While prices of high-end audio continue to rise, Emotiva strives to give budding audiophiles a chance to get great-sounding quality gear that the “average Joe” can actually afford, and with the TA-100 amp and B1 speakers, that philosophy continues.
- Analog and digital inputs
- 50 watts/channel Class A/B amplifier
- Bluetooth (aptX) and FM tuner
- Headphone, line level stereo outs and two subwoofer outs
- Easy on the eyes, easy on the ears and easy on the wallet
- Beautiful black lacquer finish
- Distinctive angled front baffle
- Magnetic removable grilles covering a folded-ribbon tweeter and 5.25-inch mid-bass
- Precision crossovers with film capacitors
- Sound bigger than they look with surprising bass extension
I have owned Emotiva gear for several years now, and as a reviewer, I’m often able to listen to other audio products costing several times what I paid for my gear. Am I a biased fanboy? Perhaps. I stumbled on Emotiva quite by happenstance while researching a replacement for my aging Onkyo AVR. I was willing to spend about $800 for newer model with all of the latest bells and whistles (talk about chasing your tail!) when I came across a promo on a website for the LMC-1 pre/pro and a seven channel amplifier called the LPA-1 for around the same price I was willing to spend on an AVR. Really? Separates for the same price? That lead me into researching the company located near Nashville and almost all of the reviews from satisfied customers convinced me to take a chance… and the rest is of great historical insignificance. Actually, the research led me into discovering and joining SECRETS around the same time, so my sonic fate was sealed for the better with this chance encounter.
Emotiva BasX TA-100 Integrated Amp/DAC/Tuner
2 pairs – stereo analog line level inputs (CD, Aux)
1 pair – stereo phono inputs (switchable; moving magnet or moving coil)
1 tuner – FM (with external antenna input; 50 station presets)
1 – digital coax (S/PDIF); 24/192k
1 – digital optical (Toslink); 24/192k
1 – digital USB (DAC input); 24/96k; no drivers required
1 – Bluetooth receiver (requires optional AptX Bluetooth dongle)
1 pair – main line level output; stereo, unbalanced
1 pair – speaker outputs; stereo, 5-way binding post
2 – summed full range outputs (for connecting one or two subwoofers)
1 – stereo headphone output (front panel)
Analog Performance (line level):
Maximum output level: 4VRMS
Frequency response: 5Hz to 50kHz +/- 0.04dB
THD+noise: < 0.0015% (A-weighted)
S/N ratio: > 115dB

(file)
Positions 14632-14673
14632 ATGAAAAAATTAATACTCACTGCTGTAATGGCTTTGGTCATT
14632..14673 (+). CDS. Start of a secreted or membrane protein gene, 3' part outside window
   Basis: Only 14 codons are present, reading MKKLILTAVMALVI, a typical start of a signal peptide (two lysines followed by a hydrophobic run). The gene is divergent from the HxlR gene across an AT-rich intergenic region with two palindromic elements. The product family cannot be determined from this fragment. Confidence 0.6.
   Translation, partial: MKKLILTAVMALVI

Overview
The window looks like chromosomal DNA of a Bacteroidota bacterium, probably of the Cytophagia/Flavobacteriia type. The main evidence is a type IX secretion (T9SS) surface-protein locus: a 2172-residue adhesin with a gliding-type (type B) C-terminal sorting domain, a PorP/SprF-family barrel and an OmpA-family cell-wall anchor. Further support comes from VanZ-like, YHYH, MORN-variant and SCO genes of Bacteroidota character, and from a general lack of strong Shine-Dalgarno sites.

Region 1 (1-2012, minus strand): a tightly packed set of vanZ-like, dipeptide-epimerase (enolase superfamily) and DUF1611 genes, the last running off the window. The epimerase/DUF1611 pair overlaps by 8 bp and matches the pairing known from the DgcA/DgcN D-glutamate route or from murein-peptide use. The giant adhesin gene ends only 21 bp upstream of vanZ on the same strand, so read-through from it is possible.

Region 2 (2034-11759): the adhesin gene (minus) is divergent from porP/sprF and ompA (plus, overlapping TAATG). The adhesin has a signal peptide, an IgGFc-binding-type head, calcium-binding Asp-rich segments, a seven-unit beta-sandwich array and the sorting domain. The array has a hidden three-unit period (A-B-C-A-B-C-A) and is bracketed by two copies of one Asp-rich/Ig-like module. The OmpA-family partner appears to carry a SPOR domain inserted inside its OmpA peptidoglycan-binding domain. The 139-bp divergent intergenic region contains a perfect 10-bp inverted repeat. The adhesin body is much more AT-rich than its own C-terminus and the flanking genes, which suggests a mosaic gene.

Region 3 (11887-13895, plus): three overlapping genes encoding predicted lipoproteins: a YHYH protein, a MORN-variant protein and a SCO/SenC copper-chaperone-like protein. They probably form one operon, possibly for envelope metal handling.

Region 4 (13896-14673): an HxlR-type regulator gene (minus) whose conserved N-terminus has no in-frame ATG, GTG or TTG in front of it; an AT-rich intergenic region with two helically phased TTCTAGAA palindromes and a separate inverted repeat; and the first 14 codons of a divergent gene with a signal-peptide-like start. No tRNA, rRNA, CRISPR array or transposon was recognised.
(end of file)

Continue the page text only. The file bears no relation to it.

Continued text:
Analog Performance (to speaker outputs; both channels driven):
50 watts RMS per channel (20Hz – 20kHz; THD < 0.02%; into 8 Ohms)
90 watts RMS per channel (1kHz; THD < 1%; into 4 Ohms)
Broadband frequency response: 20Hz to 80kHz + 0dB / – 3dB
THD+noise: < 0.05% (A-weighted)
S/N ratio: > 100dB (A-weighted; ref full power)
Analog Performance (phono):
Frequency response (MM and MC): 20Hz to 20kHz; ref standard RIAA curve
THD+noise: < 0.015% (MM; A-weighted); < 0.06% (MC; A-weighted)
S/N ratio: > 90dB (MM); > 68dB (MC)
Frequency response: 5Hz to 20kHz +/- 0.15dB (44k sample rate)
Frequency response: 5Hz to 80kHz +/- 0.25dB (192k sample rate)
THD+noise: < 0.003% (A-weighted; all sample rates)
S/N ratio: > 110dB
Controls and Indicators:
Power: rocker switch; rear panel
Standby: one front panel push button; halo ring changes color to indicate status
Two front panel pushbuttons: Input Select; menu operation
One front panel knob: Volume; Tuning; menu operation
Display: high visibility blue alphanumeric VFD display (dimmable)
Infrared Remote Control
2 5/8” H x 17” W x 12.5”D
Airmotiv B1 Bookshelf Loudspeakers
High frequency driver: 25×32 mm Airmotiv folded ribbon tweeter
Low frequency drivers: 5-1/4” woven fiber cone with SBR surrounds
Efficiency: 86dB (2.83V/1m)
Power handling: 70W continuous / 150W peak
Nominal impedance: 8 ohms
Frequency response: 48Hz – 28kHz
7-1/8” H x 10-3/4” W x 8-1/4” D
Shelf or stand mounted; shock absorbing rubber bottom pad
Black cloth over a rigid frame; attaches securely with powerful magnets for easy removal
Emotiva, TA-100 Stereo Preamp/DAC/Tuner with integrated amplifier, Airmotiv B1 Bookshelf Loudspeaker, Integrated Amplifier, Bookshelf Speaker, Preamp Reviews 2016, Bookshelf Speaker Reviews 2016
I asked Emotiva to send me the B1 bookshelf speakers along with the TA-100 preamp because as a combination they cost just over $600; which is a nice price point if you are looking for a basic stereo system. Both of these products are new and the TA-100 is part of the BasX (yes, pronounce like basic) product line. The design goal was to make a very easy to set up product that offered better than average sound and was built to deliver high performance for years to come.